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Trade

If Donald Trump starts trade war, the EU will fight back with orange juice and peanut butter

French Finance Minister Bruno Le Maire said the EU did not want a trade war but would respond if Washington imposed tariffs

PUBLISHED : Thursday, 31 May, 2018, 7:17pm
UPDATED : Tuesday, 26 June, 2018, 3:57am

US President Donald Trump’s administration is planning to impose tariffs on European steel and aluminium imports after failing to win concessions from the European Union, a move that could provoke retaliatory tariffs and inflame transatlantic trade tensions.

US and European officials held last-ditch talks in Paris on Thursday to try to reach a deal, though hopes were low and fears of a trade war were mounting.

“Global trade is not a gunfight at the OK Corral,” France’s finance minister quipped after meeting US Commerce Secretary Wilbur Ross.

“It’s not about who attacks whom, and then wait and see who is still standing at the end.”

The tariffs are likely to go into effect on the EU with an announcement before Friday’s deadline, according to two people familiar with the discussions.

The administration’s plans could change if the two sides are able to reach a last-minute agreement, said the people, who spoke only on condition of anonymity to discuss internal deliberations.

Ross told Le Figaro newspaper that the announcement would come Thursday, likely after markets close.

Trump announced in March that the United States would slap a 25 per cent tariff on imported steel and a 10 per cent tariff on imported aluminium, citing national security interests. But he granted an exemption to the EU and other US allies; that reprieve expires Friday.

“Realistically, I do not think we can hope” to avoid either US tariffs or quotas on steel and aluminium, said Cecilia Malmstrom, the European Union’s trade commissioner.

Even if the US were to agree to waive the tariffs on imported steel and aluminium, Malmstrom said, “I expect them nonetheless to want to impose some sort of cap on EU exports.”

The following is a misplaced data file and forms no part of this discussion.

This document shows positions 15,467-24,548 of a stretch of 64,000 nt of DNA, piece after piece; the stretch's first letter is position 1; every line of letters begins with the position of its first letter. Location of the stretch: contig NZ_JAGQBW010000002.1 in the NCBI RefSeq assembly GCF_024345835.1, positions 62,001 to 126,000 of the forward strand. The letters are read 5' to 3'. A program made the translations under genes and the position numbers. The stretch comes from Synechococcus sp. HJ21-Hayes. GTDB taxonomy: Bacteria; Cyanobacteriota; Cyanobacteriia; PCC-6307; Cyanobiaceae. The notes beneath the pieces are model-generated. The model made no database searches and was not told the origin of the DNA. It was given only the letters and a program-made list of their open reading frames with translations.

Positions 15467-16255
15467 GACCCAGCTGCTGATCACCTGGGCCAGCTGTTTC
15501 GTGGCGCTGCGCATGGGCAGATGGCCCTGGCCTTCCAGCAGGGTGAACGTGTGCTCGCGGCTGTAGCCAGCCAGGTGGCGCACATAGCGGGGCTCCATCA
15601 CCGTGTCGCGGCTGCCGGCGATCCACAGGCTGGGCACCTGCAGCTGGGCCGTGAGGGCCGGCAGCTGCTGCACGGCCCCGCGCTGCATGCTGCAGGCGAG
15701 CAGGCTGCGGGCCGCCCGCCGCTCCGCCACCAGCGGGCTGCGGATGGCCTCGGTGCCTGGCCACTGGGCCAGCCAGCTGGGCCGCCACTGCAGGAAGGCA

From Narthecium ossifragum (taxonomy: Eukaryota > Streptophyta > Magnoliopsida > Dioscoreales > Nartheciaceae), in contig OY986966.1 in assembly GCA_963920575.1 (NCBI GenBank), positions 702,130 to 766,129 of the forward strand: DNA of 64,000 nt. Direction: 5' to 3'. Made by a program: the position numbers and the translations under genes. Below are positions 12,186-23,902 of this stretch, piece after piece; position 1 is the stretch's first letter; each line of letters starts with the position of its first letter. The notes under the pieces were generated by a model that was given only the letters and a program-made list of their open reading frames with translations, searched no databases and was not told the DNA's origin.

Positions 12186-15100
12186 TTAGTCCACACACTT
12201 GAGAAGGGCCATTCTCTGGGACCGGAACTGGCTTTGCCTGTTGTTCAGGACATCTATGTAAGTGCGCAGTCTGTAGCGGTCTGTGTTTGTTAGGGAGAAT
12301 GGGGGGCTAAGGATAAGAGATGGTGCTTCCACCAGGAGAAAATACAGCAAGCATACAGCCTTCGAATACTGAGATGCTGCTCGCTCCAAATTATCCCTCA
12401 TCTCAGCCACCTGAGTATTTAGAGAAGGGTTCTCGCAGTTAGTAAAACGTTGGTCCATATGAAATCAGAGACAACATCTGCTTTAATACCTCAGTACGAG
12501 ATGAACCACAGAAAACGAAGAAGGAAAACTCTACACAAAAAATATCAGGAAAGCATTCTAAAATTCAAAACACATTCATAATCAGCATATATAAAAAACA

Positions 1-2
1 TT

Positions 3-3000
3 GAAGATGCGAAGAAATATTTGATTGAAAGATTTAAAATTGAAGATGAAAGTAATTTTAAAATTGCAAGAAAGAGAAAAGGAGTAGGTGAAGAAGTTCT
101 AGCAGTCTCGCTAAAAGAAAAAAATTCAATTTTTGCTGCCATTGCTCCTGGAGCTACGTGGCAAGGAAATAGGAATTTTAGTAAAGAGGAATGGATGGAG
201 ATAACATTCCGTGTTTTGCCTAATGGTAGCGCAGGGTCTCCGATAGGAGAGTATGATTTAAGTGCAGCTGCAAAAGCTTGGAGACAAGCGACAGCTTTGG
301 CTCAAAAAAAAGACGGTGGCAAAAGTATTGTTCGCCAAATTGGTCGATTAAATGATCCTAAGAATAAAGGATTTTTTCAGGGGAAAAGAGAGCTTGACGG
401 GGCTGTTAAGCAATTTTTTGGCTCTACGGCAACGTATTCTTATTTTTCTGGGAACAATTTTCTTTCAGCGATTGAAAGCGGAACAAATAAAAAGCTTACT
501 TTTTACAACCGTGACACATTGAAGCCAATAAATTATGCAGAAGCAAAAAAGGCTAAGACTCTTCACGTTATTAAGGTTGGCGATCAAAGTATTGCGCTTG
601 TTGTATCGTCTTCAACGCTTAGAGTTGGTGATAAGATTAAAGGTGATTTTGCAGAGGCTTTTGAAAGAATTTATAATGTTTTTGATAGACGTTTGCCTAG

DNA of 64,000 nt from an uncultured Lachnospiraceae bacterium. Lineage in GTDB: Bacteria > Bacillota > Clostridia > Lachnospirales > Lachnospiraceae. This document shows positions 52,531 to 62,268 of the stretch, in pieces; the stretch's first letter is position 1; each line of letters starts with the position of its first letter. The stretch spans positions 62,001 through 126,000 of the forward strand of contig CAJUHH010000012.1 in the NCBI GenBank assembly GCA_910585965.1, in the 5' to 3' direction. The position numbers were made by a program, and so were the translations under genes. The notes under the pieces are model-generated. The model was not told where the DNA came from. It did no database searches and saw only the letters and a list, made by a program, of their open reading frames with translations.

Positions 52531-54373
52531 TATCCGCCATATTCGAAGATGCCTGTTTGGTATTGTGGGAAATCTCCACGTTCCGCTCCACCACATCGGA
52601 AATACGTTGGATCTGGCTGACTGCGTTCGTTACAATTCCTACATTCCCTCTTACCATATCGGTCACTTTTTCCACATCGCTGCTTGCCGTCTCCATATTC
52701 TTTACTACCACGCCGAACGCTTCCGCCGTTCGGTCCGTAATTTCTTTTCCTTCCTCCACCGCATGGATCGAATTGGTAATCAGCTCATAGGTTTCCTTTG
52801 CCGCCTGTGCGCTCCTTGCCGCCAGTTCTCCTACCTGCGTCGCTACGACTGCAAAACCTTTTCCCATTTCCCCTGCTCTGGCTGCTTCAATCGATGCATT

Malmstrom was meeting US Trade Representative Robert Lighthizer in Paris on Thursday among other international trade chiefs.

If the US moves forward with its tariffs, the EU has threatened to impose retaliatory tariffs on US orange juice, peanut butter and other goods in return.

Fears of a global trade war are already weighing on investor confidence and could hinder the global economic upturn. European officials argue that tit-for-tat tariffs will hurt growth on both sides of the Atlantic.

French Finance Minister Bruno Le Maire called the US tariffs “unjustified, unjustifiable and dangerous.”

Tariffs on steel and aluminium imports to the US can help local producers of the metals by making foreign products more expensive. But they can also increase costs more broadly for US manufacturers who cannot source all their needs locally and have to import the materials. That hurts the companies and can lead to more expensive consumer prices, economists say.

“Unilateral responses and threats over trade war will solve nothing of the serious imbalances in world trade. Nothing,” French President Emmanuel Macron said in an impassioned speech Wednesday.

In a clear reference to Trump, Macron added: “These solutions might bring symbolic satisfaction in the short term. … One can think about making voters happy by saying, ‘I have a victory, I’ll change the rules, you’ll see.’”

But Macron said those “who waged bilateral trade wars … saw an increase in prices and an increase in unemployment.”

Besides the US steel and aluminium tariffs, the Trump administration is also investigating possible limits on foreign cars in the name of national security.

Ross criticised the EU for its tough negotiating position. But German Economy Minister Peter Altmaier insisted the Europeans were ready to negotiate special trade arrangements, notably for liquefied natural gas and industrial goods, including cars.